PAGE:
Jordan Peele, one of the busiest men in Hollywood, has a new television project. The Get Out director is developing a TV series about Nazi hunters in the United States, according to the Hollywood Reporter.
The untitled project is reportedly the subject of a bidding war between multiple networks and streamers. It will follow “a diverse band of Nazi hunters in 1970s America as they set out on a quest for revenge and justice—tracking and killing hundreds of Nazis who, with the unconscionable help of the US government, escaped justice and embedded themselves in American society.”
The show is apparently inspired by true events. But as far as a band of Nazi hunters in America who hunted down and killed Nazis in America, that didn’t happen—that we know of, at least.
It is true that after World War II, various groups were formed all over the world with the mission of tracking down escaped Nazis and bringing them to justice. In most cases, captured Nazis were brought to trial, but there were some instances of vigilante groups killing (or torturing) Nazis on sight.
The most infamous group was probably the Nakam, or the “Jewish Avengers,” a team of assassins comprised mostly of Jewish former British soldiers and the remains of resistance organizations from the war. They are believed to have located and executed hundreds of Nazi war criminals across Europe.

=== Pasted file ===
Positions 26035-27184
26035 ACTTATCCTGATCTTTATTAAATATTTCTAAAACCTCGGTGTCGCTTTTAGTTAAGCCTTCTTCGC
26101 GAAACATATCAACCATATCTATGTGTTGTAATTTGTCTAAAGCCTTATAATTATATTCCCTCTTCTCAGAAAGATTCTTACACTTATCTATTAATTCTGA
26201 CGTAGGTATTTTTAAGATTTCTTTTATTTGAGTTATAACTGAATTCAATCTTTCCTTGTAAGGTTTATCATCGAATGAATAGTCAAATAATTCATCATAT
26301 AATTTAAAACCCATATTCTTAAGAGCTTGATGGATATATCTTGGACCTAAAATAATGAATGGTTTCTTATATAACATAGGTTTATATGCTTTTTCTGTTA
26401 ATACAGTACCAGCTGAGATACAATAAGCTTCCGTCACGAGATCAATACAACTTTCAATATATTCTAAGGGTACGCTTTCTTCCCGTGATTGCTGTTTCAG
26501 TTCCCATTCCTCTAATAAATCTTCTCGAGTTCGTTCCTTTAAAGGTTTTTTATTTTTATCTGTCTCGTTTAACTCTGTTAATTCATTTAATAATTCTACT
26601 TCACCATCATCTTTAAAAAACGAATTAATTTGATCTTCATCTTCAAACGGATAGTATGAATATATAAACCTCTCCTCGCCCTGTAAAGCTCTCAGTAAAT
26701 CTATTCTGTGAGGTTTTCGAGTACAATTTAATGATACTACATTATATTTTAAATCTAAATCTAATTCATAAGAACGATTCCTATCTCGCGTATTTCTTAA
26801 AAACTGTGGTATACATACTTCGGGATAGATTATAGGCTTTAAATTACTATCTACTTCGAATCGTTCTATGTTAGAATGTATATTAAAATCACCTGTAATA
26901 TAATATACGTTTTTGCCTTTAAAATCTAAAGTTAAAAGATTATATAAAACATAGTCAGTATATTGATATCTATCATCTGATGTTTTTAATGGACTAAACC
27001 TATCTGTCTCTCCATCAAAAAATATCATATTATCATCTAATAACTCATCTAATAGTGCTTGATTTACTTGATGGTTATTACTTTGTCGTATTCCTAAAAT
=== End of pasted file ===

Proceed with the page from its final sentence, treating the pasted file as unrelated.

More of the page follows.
Israel’s main intelligence agency, Mossad, which formed shortly after the war, were also in the Nazi-hunting business. In 1965, Mossad agents assassinated Herberts Cukurs, a member of the notoriously brutal Latvian Nazi unit, Arajs Kommando. Mossad was also responsible for capturing Adolf Eichmann, one of Hitler’s highest-ranking lieutenants who orchestrated the the deportation of Jews to extermination camps.
Hundreds of private citizens—many of whom were Holocaust survivors—took it upon themselves to track down Nazi war criminals. The most well known was Simon Wiesenthal, a Jewish Austrian survivor who devoted the rest of his life following the war to bringing Nazis to justice. The Los Angeles-based center named in his honor still seeks to prosecute surviving Nazis to this day.
Peele could be appropriating some of these true stories and moving them to 1970s America. It wouldn’t be so farfetched: The Simon Wiesenthal Center believes there could be hundreds of Nazis living in the US today, and in the 1970s, it could have been thousands. (This estimate only counts Nazis who actually participated in the Holocaust, not all neo-Nazis or Nazi sympathizers.)
After the success of his social thriller Get Out earlier this year, Peele has become Hollywood’s go-to filmmaker for political satire. He’s already signed on to produce the HBO series Lovecraft Country, an anthology horror series about 1950s Jim Crow America. Peele is also producing Spike Lee’s film Black Klansman, the true story of a black police officer who infiltrated the Ku Klux Klan.
Whether this new show is an alternate history, a speculative thought experiment, or just a loose interpretation of true events, it’s clear that the story is unfortunately as timely today as it’s been in many years.